What do you get when 7 animal behavior experts in one room with animal-lovers? You get PAWSOME. Ohhh yes, I said that. Thanks to the IAABC, The Anti-Cruelty Society of Chicago, and the hard work of many individuals, this event was successful. I was extremely impressed with the quality and integrity of the presenters. Most tips are either specifically for dogs or can be applied across many different species. Many of the suggestions I plan to try right away on my somewhat-willing domestic felines. Enjoy the highlights below!
Human Animal Bond by Steve Dale
- It is a misconception that stray animals are the largest reason that our shelters are busting at the seams. The largest problem is the relinquished animals crowding shelters.
- 1 cat or dog is euthanized every 11 seconds in a U.S. shelter. 7 out of 10 dogs make it out of a shelter alive. 4 out of 10 cats make it out of a shelter alive.
Fear Based Aggression by Dr. John Ciribassi
- If submissive behavior signs are ignored by the dominant animal (humans included), dog will resort to aggression.
- If the dog looks like it's giving you a very large toothy smile, the dog is showing fear. If the dog only shows its front teeth and canines, the dog is showing confidence.
- Any uncontrolled environment (yes, your friend's kids coming over does count!) with a fearful dog is an extremely bad and dangerous idea. Ask yourself, "Does this dog perceive this situation as threatening?"
- Ever heard someone say, "The dog is trying to protect me." Wrong. The dog is hoping you will protect him/her.
- An easy way to differentiate counter-conditioning:
- Classical Conditioning = good things happen when _____ happens (no treats or rewards)
- Operant Conditioning = positive reinforcement for desired behavior (with treats or rewards)
Possessive Aggression aka Resource Guarding by Dr. John Ciribassi
- Not all resources are equal to that individual dog.
- Dog A can be dominant over Dog B in Room 1, but Dog B may be dominant over Dog A in Room 2. Dominance is relative.
- Don't give the dog a reason to feel like its resource is being threatened.
Separation Anxiety by Dr. John Ciribassi
- Hypersalivation symptom is only seen in dog separation anxiety.
- Separation anxiety is not a result of boredom.
- Most solutions are complex and time-consuming, but possible.
Exotic to Domestic Animals: Lessons Learned That Come Full Circle by Laura Monaco Torelli
- Always give the animal a choice to participate in training.
- Go on happy vet visits to promote fear-free outings.
- Play ping pong with your clicker cues to "hide" cue that includes medication.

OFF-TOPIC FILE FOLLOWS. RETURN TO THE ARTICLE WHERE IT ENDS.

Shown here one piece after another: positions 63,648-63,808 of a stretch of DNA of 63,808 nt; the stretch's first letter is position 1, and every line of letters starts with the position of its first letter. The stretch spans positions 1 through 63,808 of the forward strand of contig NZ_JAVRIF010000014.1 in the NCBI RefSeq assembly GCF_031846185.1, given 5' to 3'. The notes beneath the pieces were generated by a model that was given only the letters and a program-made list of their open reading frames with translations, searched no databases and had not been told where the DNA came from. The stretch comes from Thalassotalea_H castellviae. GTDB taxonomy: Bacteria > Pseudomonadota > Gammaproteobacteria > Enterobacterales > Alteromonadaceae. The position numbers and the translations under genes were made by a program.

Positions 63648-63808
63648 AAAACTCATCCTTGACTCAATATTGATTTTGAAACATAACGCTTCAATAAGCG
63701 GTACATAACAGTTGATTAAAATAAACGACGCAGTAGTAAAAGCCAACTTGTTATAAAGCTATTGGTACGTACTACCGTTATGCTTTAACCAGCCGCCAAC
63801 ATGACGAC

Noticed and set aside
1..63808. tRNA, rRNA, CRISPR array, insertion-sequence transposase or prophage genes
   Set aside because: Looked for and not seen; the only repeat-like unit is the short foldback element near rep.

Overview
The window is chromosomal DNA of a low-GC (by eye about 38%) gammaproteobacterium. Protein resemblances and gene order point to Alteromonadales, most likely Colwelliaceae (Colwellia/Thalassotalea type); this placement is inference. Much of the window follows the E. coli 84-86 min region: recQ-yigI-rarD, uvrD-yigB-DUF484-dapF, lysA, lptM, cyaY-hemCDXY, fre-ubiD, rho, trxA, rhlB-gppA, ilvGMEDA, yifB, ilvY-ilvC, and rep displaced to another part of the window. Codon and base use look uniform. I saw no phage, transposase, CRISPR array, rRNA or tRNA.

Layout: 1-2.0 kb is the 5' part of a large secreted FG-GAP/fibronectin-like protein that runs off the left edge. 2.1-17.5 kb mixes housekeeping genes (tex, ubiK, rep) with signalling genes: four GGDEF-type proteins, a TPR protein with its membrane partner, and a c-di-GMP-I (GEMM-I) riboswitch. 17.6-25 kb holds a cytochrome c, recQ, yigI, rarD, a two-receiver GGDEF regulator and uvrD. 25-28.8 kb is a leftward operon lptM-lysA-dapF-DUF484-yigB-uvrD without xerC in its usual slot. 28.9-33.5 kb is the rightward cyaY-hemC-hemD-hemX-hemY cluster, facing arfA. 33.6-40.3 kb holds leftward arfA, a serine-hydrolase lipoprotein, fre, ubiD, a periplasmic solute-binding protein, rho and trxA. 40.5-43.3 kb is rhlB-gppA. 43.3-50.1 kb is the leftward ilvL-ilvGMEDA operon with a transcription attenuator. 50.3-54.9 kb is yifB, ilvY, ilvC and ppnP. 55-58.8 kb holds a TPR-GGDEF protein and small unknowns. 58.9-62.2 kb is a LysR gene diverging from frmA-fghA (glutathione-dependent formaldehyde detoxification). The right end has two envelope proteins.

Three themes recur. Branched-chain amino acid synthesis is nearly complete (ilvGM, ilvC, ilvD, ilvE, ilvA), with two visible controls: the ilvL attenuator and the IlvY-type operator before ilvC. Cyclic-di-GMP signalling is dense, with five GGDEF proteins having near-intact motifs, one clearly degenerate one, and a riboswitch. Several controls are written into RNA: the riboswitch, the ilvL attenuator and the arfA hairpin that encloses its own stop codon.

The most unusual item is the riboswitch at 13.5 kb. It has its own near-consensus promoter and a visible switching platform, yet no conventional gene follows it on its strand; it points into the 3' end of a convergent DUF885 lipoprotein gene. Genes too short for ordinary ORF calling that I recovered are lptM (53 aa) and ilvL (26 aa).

- A veterinary behaviorist is a veterinarian with board certification in animal behavior. Their names are followed with the abbreviations DVM DVACB. They can diagnose and medicate, if needed. A parallel to the human world would make a veterinary behaviorist, a psychiatrist.
- A certified behavior consultant is not a veterinarian, but can guide and advise on behavior modification. A parallel to the human world would make a certified behavior consultant, a psychologist. The main difference is that a psychologist must have a degree, where a certified behavior consultant is a result of documented peer-reviewed proven-effective work experience, not a degree.
- The consensus was that all animal behavior professionals need to work together as a team towards the big picture, which is to reduce the number of animals relinquished to shelters or euthanized due to behavioral issues. All behavior professionals should be communicating closely to provide the best care for the animal.
- More awareness of identifying behavior issues, fear-free behavior modification methods and successful results should be the end goal for all animal behavior professionals.
- 87% of pet owners consider pets part of the family
- Animal behavior professionals need to realize that each of us cannot wear all the hats, otherwise each of us may fall into compassion fatigue. This is unhealthy and can lead to depression. It is important for all parties to work as a team and support one another.
Introducing Highly Reactive & Aggressive Dogs - An Experiment by Ken Ramirez
- Lips sealed regarding this research until the company that supplied the grant gives permission to share. I will say that it was quite fascinating what Ken and his team of expert trainers were able to do with a highly aggressive dog that was confiscated from a dog fighting community.
Complex Tools by Ken Ramirez
- Ken covered the varied cues that can be used in exotic animal training, as well as domestic animals.
- Keep Going Signal aka Bridge - Usually not needed but does work.
- Jackpot - Works if used very sparingly and delivered quickly.
- No Reinforcement Marker - Rarely works due to being a conditioned punishment.
- Time Out - Only effective if animal leaves you, then you leave, so when the animal returns, it finds the positive reinforcement (you) is no longer available. The animal will wish it never left.
- Least Reinforcing Scenario - Works if neutral response is correctly executed.
- Redirection Strategies - Definitely works.
- Recall Signal - Works and should always be reinforced no matter the context. Its purpose is to use during a crisis. Think of a house fire and you want your animal to come IMMEDIATELY.
- End of Session - Large debate over usage. Doesn't make or break a training program.
- Every person utilizing them needs to understand each specialized use and the practical application of it.